Tuesday, July 18, 2006


I got to the part where you fight the Flood; let's just say that now I agree with the M rating and the age when Matthew will be allowed to play went up about 5 years.

Sunday, July 16, 2006

Space Rangers All

"Matthew is Buzz, Lissa little dirl Buzz, Dada is Buzz, Mama is Buzz."

Matthew loves being Buzz Lightyear. In his 3 year old generosity, he extends the same honor to the rest of his family.

I'm partly responsible for encouraging this. Yesterday I told him to build a Robot Buzz out of his blocks. He did, and he's extremely pleased with the result. Since then it's all been about one Buzz or another.

In non-Buzz news, Rachel's brothers got me playing Halo in Washington, and I was hooked. I borrowed my neighbor's copy yesterday and despite breaks to watch kids, entertain company, and so forth, got almost halfway through by the time I retired at Midnight. (Which is an indication of what an old fart I've become, incidently. I remember playing Starcraft until 4 AM, back in the day.)

I'd avoided Halo partly because I'm not a huge FPS fan in general, and partly because it was rated M. But the gore level turns out to be really minimal (no "gibs", very little blood). I guess it is pretty intense, but I'd let Matthew play it in a few years.

I noticed another oddity in a different rating system the other day. I picked up a copy of Mad Hot Ballroom (a movie about middle school students taking dance classes) and noticed it was rated PG. This movie was less disturbing than Bambi, for crying out loud. Why not rate it G?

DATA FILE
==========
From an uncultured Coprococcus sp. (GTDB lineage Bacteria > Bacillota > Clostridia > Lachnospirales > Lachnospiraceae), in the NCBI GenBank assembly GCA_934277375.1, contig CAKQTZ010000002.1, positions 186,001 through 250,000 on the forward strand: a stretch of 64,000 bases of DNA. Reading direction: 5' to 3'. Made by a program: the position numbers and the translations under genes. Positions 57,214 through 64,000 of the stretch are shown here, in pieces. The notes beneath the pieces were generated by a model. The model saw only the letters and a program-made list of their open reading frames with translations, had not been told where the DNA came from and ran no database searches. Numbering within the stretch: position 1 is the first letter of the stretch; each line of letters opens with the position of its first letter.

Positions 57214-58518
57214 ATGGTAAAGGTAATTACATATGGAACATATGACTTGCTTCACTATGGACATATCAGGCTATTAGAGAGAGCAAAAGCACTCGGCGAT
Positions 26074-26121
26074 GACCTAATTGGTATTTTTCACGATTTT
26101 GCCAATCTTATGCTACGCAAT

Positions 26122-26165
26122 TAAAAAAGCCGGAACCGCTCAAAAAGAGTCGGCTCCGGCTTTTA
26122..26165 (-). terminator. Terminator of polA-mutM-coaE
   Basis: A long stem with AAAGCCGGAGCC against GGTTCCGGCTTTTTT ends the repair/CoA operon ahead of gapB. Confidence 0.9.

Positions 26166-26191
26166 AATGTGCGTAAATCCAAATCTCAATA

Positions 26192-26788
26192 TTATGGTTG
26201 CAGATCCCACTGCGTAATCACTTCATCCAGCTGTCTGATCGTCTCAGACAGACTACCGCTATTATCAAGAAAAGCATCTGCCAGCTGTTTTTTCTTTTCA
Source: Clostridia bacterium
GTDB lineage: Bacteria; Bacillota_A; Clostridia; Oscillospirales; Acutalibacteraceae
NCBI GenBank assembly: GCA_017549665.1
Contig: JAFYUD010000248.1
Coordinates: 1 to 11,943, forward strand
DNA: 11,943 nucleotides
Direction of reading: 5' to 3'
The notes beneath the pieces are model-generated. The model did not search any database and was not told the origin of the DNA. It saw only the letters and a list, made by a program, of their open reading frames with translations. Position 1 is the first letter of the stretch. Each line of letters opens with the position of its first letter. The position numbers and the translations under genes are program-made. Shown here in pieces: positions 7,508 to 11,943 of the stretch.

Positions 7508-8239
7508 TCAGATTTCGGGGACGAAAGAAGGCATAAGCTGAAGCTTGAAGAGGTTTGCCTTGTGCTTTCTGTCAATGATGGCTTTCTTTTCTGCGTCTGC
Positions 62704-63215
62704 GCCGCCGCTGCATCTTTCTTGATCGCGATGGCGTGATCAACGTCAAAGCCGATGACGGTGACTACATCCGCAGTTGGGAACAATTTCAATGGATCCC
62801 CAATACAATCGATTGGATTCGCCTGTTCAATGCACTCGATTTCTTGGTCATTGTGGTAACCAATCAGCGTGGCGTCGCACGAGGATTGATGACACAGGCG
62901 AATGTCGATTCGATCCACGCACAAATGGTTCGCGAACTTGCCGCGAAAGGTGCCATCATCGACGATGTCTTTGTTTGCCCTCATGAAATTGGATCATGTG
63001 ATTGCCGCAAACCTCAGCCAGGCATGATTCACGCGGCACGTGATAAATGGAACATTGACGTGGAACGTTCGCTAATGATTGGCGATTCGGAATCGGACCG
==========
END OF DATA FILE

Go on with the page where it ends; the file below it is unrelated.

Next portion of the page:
Rachel postulated that maybe parents assume that G = suitable for children, so they rated MHB PG since young kids would be bored stiff. I suppose that's possible, but I think using the rating system to convey that sort of information is a bad idea.

It turns out that the PG in this case is officially for "some thematic elements." What, kids need to be protected from learning about competition? That not everyone finishes #1 all the time in real life?


Sunday, July 09, 2006

The case of the midnight pee

I've probably mentioned already how our custom of late is to wake Matthew when we go to bed and have him go to the bathroom. This improves his chances of waking up dry from "almost never" to "almost always."

He's tremendously sleepy when we do this. Sometimes he can't even walk to the bathroom, and I'll carry him to and from the toilet.

A couple nights ago, at Rachel's parents' place, I took him to the bathroom as usual. I put him in the general vicinity of the toilet and instructed him, "Pull down your pants and pee."

He pulled down his pants and peed... nowhere near the toilet.

I yelped and picked him up, still spraying, and pointed his stream towards the proper receptacle. Then I had to clean up the cabinets and floor. There was far too much to clean up with toilet paper, and there were no paper towels in the house; I settled on the hand towel, which I left on the floor where, I hoped, nobody would use it until I could put it in the wash in the morning. (Everyone else was in bed and I didn't want to wake someone just to ask where to put a dirty towel.)